Think I’ll switch to Comico formulations! ;o)

    Thanks for the read.

  20. Fulvio Bisca says:

    RT @co2comics: The Comic Company:</br>True Colors – Part 3

  21. BLASTER UTD says:

    Vintage comics colour guides: RT @co2comics: The Comic Company:</br>True Colors – Part 3 #design

  22. mikey says:

    Some people still haven’t figured out that color is more easily done by computer. One guy that lives around here still uses Zipatone patterns for his work.

  23. Elif Crt says:

    "The Comic Company:True Colors – Part 3 « CO2 COMICS BLOG" ( )

  24. Do you have higher-resolution versions of the color guides scanned for this article? I’m specifically interested in the “Chemical Color Chart” and both Eclipse charts. The current web resolution is too small to learn from. These resources would be greatly appreciated in my Art of the Comic Book class. In advance, thanks.


    David Marshall, Comics and Art Guy
    Comics Teacher
    Creative Services Consultant

  25. Thanks for this informative post! I put together some swatch palettes for Photoshop, Illustrator, and other graphics programs that reproduce the palettes listed here. I’ve also included the DC Comics palette that used 75% screens instead of Eclipse’s 70% screens, and an even more limited Golden Age palette that doesn’t use the 50% screen of yellow. Anyone can download the whole package here:

  26. Neil, thanks for the great job on the palettes I’m sure plenty of folks will enjoy them!

  27. Tam Lin says:

    I used to work at Chemical Color Plate back in the seventies as a color separator. Seeing those color codes sure brought back some memories! Knew I had to quit when I started dreaming about comic book characters and describing colors to non-separators by their codes: “I’m looking for a shirt in BR2.”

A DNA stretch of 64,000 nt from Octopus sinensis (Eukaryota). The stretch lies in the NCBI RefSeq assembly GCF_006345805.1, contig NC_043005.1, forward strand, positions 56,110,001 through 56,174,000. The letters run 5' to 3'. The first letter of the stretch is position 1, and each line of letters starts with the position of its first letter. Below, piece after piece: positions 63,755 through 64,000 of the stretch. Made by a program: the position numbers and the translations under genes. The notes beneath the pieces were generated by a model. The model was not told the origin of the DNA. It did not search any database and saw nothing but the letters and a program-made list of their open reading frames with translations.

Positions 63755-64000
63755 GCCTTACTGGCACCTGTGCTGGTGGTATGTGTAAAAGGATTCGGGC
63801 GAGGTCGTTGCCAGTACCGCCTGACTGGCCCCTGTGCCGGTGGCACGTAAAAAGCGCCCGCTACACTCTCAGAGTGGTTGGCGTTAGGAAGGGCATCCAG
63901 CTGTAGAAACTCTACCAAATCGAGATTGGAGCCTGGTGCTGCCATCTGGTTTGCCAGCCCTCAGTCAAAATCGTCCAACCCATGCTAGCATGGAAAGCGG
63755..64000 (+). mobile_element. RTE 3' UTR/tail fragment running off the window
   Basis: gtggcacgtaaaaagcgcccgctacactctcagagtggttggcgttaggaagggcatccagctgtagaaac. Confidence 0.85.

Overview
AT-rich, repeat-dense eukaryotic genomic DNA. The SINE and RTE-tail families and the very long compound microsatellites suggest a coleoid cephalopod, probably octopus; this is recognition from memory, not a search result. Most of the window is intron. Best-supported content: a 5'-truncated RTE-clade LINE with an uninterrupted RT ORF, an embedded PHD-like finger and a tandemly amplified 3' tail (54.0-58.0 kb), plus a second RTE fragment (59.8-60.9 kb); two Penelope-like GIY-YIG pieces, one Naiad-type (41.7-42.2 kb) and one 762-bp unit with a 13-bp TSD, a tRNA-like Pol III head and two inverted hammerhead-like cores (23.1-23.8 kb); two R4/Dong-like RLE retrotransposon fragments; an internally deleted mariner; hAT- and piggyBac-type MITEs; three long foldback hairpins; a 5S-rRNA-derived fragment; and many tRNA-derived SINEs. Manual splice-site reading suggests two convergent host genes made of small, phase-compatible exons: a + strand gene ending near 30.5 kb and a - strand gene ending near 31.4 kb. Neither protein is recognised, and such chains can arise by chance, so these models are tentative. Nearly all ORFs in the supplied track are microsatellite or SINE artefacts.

28. LaurenKent-Madden says:

    I am one of the last color seperators of Chemical Color Plate. What an awesome job it was, and I still dream about getting my homewok finished for Lois! Who called me KENT, because there wee too many Lori, Laura, Lorens,,haha Our names,,,color seperators were published just once, in a Hulk comic, can anyone tell me what issue/,,, I had one and lost it over the years in my travels. Just saw the new AVENGERS,,,brought tears to my eyes,,,,GREAT memories. My geandaughter said, “Nan I hear your heart ticking”,,I have a Titanium Aortic Valve,,,,I said,,,”I’m an AVENGER!” And we were super for bringing the supeheroes to life.

  29. Kent, you just gave me a lump in MY throat! can truly appreciate the fond memories you have and I’m so glad that you so obviously enjoyed what you did because I believe that it was that energy derived from the truly human and emotional touch that you and other separators like Tam Lin and the rest of the pool put into your work. Those separations were not always perfect but an off register color screen is still an iconic part of what made comics what we all love and cherish.

  30. johnogre says: